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I remember having come across a particular word long ago. This word means a part of lyric that has been remembered wrongly, i.e., a section of lyric that has entered one's memory with the words mangled up in some way (Spoonerism, for example). The word remembered could be differing from the original word in a facetious way.

Does anyone know of this word?

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I can certainly think of occasions where the artist quite simply did not sing the official lyric. Not to mention occasions where the official lyric is clearly less poetic than what I hear. :) –  Karl Knechtel Mar 17 '12 at 17:13
    
Gimme fried chicken! –  Optimal Cynic Mar 17 '12 at 19:31
    
This issue has actually come up before on ELU, and mondegreen was given in the top answer. But that other one was closed because it didn't quite ask the question the right way. –  FumbleFingers Mar 17 '12 at 22:28
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1 Answer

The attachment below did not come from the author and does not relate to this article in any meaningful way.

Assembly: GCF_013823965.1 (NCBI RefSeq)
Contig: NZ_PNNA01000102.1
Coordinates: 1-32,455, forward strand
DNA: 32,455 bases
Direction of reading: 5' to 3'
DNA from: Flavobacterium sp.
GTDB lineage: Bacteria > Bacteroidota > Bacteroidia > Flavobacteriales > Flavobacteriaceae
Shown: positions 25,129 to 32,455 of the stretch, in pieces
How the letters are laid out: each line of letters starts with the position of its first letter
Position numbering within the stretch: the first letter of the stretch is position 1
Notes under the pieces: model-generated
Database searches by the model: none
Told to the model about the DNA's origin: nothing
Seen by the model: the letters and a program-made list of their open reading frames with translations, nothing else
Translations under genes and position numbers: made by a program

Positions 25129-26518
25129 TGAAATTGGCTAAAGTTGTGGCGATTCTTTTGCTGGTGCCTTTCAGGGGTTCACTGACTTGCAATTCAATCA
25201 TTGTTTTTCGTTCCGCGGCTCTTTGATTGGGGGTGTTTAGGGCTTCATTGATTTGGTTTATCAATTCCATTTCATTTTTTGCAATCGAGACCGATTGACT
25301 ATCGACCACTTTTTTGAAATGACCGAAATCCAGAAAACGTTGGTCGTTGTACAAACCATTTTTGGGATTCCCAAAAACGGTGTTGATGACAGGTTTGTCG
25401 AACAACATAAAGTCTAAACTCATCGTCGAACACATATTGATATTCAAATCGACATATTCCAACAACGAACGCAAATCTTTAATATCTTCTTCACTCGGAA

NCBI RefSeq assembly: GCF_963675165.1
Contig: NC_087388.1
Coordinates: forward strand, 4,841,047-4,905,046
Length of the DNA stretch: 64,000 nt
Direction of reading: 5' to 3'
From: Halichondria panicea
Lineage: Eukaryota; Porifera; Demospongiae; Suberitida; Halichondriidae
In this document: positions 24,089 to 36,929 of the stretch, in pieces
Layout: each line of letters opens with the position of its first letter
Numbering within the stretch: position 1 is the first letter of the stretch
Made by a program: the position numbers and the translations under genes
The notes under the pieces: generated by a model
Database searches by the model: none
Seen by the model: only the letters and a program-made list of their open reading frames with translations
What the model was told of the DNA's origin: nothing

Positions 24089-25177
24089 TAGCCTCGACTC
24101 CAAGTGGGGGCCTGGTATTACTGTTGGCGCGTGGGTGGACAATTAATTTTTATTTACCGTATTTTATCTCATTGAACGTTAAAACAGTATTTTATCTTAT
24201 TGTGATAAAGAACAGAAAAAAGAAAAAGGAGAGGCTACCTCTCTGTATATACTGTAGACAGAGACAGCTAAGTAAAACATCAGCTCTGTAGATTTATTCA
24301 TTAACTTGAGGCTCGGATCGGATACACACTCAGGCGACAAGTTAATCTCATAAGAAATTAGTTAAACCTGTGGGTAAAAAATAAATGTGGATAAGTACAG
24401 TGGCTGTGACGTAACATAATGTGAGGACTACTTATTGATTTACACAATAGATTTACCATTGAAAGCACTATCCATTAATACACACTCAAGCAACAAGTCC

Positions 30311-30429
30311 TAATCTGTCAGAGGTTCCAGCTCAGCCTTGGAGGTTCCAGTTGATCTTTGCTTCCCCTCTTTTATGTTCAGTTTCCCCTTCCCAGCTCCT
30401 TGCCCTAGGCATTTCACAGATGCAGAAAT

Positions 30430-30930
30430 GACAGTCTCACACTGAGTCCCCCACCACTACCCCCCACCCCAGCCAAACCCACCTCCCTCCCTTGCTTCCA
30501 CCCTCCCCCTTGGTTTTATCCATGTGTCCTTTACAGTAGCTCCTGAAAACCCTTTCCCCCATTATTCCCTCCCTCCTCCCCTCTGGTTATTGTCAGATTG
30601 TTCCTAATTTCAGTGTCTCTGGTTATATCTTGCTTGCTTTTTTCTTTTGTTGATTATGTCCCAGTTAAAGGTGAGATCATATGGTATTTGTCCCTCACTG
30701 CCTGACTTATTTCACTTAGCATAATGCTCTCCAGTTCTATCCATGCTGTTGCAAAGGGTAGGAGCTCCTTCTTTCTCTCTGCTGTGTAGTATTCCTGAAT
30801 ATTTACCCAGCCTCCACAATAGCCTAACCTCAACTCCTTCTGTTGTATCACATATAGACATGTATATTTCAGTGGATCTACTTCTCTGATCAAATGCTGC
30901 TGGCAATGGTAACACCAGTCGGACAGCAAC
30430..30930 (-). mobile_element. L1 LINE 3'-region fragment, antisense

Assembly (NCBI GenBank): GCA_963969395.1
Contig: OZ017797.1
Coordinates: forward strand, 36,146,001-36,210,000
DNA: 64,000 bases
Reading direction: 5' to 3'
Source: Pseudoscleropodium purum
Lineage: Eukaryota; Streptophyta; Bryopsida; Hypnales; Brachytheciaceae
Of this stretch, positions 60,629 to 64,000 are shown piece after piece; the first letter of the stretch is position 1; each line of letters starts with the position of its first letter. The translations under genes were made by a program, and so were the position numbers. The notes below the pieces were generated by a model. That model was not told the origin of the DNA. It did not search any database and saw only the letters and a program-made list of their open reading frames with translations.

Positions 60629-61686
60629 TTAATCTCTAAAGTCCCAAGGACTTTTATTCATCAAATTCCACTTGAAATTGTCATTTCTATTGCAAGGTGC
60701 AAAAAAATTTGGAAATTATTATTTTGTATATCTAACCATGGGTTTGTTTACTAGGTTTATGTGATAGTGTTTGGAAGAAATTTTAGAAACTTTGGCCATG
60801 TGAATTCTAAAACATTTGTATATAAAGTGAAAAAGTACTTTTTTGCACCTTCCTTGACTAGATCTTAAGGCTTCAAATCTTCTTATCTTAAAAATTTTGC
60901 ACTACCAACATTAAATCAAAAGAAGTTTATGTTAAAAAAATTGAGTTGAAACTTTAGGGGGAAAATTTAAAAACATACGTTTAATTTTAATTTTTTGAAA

up vote 11 down vote accepted

It's called a mondegreen, such as scuse me while I kiss this guy or there's a bathroom on the right:

1 A mondegreen is the mishearing or misinterpretation of a phrase as a result of near homophony, in a way that gives it a new meaning. It most commonly is applied to a line in a poem or a lyric in a song. American writer Sylvia Wright coined the term in her essay "The Death of Lady Mondegreen," published in Harper's Magazine in November 1954.

2 [Jimi Hendrix, Purple Haze] A common misheard lyric in the song is "excuse me while I kiss this guy". The actual line is "excuse me while I kiss the sky". In fact, it has even been documented that Jimi Hendrix himself perpetrated this mondegreen by actually using it as a joke while singing "Purple Haze" live in concert, particularly at the Monterey Pop Festival in 1967. In Cheech & Chong's film Nice Dreams, the line is parodied as "excuse me while I kiss this fly".

3 [Creedence Clearwater Revival, Bad Moon Rising] The refrain in the chorus, "there's a bad moon on the rise", is commonly misheard as "there's a bathroom on the right". Fogerty has parodied the mishearing in live performances of the song.

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Pop culture refers to these as "misheard lyrics." Cool to learn there's a more proper name for them. I'm going to have to share this word with my friend, Reverend Bluejeans. –  J.R. Mar 17 '12 at 17:02
    
Awesome @cornbread ninja! You have got it almost instantaneously I believe. Thanks. –  Bravo Mar 17 '12 at 20:13
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